Publication of IMPRS-LS student Charlotte Blessing
Blessing, C., Apelt, K., van den Heuvel, D., Gonzalez-Leal, C., Rother, M.B., van der Woude, M., González-Prieto, R., Yifrach, A., Parnas, A., Shah, R.G., Kuo, T.T., Boer, D.E.C., Cai, J., Kragten, A., Kim, H.S., Schärer, O.D., Vertegaal, A.C.O., Shah, G.M., Adar, S., Lans, H., van Attikum, H., Ladurner, A.G., and Luijsterburg, M.S.
(IMPRS-LS students are in bold)
Nat Commun, 2022, 13, 4762.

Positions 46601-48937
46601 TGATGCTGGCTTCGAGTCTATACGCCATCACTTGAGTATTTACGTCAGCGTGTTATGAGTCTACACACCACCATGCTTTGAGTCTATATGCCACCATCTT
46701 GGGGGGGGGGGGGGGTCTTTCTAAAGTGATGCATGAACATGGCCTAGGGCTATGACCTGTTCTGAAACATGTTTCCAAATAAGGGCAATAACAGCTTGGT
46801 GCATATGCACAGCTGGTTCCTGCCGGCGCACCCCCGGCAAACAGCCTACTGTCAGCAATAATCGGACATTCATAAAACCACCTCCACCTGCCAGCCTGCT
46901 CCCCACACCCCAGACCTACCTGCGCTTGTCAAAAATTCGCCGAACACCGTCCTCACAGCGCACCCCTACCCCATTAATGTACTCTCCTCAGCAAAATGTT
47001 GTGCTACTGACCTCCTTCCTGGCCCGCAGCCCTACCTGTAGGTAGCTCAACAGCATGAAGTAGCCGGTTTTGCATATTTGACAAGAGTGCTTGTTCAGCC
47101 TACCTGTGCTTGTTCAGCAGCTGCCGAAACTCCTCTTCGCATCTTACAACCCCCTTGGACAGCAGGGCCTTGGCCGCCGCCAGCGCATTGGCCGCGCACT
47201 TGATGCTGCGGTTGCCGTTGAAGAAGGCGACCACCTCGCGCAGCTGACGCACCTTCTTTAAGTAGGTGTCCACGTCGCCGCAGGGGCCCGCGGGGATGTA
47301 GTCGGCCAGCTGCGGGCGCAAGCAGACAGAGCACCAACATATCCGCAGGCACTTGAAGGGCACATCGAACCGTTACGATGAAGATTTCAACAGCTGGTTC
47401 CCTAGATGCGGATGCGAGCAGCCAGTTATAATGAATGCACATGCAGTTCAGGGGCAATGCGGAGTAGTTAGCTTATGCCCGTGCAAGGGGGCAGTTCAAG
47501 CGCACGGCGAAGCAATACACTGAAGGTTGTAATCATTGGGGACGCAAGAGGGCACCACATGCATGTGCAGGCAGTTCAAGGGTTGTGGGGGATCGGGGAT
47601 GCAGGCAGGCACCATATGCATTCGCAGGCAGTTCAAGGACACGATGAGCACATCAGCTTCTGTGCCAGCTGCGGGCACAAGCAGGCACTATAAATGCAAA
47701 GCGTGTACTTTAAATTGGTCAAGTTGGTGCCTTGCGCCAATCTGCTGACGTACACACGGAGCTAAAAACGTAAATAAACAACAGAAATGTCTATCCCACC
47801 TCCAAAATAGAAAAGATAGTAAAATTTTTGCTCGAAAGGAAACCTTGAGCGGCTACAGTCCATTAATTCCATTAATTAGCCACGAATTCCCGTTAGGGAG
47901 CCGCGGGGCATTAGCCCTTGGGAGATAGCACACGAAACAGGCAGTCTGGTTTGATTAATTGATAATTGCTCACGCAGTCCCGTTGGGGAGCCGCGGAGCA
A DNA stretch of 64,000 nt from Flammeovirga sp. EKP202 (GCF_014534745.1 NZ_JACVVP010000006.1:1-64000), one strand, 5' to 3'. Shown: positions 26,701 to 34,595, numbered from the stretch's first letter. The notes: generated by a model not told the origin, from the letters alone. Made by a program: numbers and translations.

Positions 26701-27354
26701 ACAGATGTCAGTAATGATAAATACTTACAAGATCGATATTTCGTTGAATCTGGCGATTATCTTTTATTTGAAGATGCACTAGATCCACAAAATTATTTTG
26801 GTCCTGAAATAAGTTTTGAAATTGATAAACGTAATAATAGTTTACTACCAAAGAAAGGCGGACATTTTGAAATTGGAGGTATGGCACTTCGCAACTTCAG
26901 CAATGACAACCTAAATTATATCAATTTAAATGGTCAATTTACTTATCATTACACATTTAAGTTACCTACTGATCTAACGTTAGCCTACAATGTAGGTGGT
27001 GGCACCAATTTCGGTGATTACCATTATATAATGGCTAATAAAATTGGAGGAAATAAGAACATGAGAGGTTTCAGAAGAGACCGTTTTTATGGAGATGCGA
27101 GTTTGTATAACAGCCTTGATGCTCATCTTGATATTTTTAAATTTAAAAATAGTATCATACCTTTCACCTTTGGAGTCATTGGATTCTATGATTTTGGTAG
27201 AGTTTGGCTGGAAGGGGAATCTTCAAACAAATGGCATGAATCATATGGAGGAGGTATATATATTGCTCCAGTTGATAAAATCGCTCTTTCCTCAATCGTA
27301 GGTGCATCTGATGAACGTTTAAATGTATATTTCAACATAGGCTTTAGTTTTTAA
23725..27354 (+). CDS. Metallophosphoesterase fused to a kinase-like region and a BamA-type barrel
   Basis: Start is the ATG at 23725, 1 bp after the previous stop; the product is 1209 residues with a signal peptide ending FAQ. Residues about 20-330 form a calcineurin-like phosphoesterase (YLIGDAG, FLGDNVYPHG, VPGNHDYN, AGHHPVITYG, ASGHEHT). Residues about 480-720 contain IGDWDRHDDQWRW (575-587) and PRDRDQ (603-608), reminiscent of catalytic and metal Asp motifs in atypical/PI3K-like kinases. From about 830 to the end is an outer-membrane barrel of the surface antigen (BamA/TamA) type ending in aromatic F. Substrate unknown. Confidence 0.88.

Cells employ global genome nucleotide excision repair (GGR) to eliminate a broad spectrum of DNA lesions, including those induced by UV light. The lesion-recognition factor XPC initiates repair of helix-destabilizing DNA lesions, but binds poorly to lesions such as CPDs that do not destabilize DNA. How difficult-to-repair lesions are detected in chromatin is unknown. Here, we identify the poly-(ADP-ribose) polymerases PARP1 and PARP2 as constitutive interactors of XPC. Their interaction results in the XPC-stimulated synthesis of poly-(ADP-ribose) (PAR) by PARP1 at UV lesions, which in turn enables the recruitment and activation of the PAR-regulated chromatin remodeler ALC1. PARP2, on the other hand, modulates the retention of ALC1 at DNA damage sites. Notably, ALC1 mediates chromatin expansion at UV-induced DNA lesions, leading to the timely clearing of CPD lesions. Thus, we reveal how chromatin containing difficult-to-repair DNA lesions is primed for repair, providing insight into mechanisms of chromatin plasticity during GGR.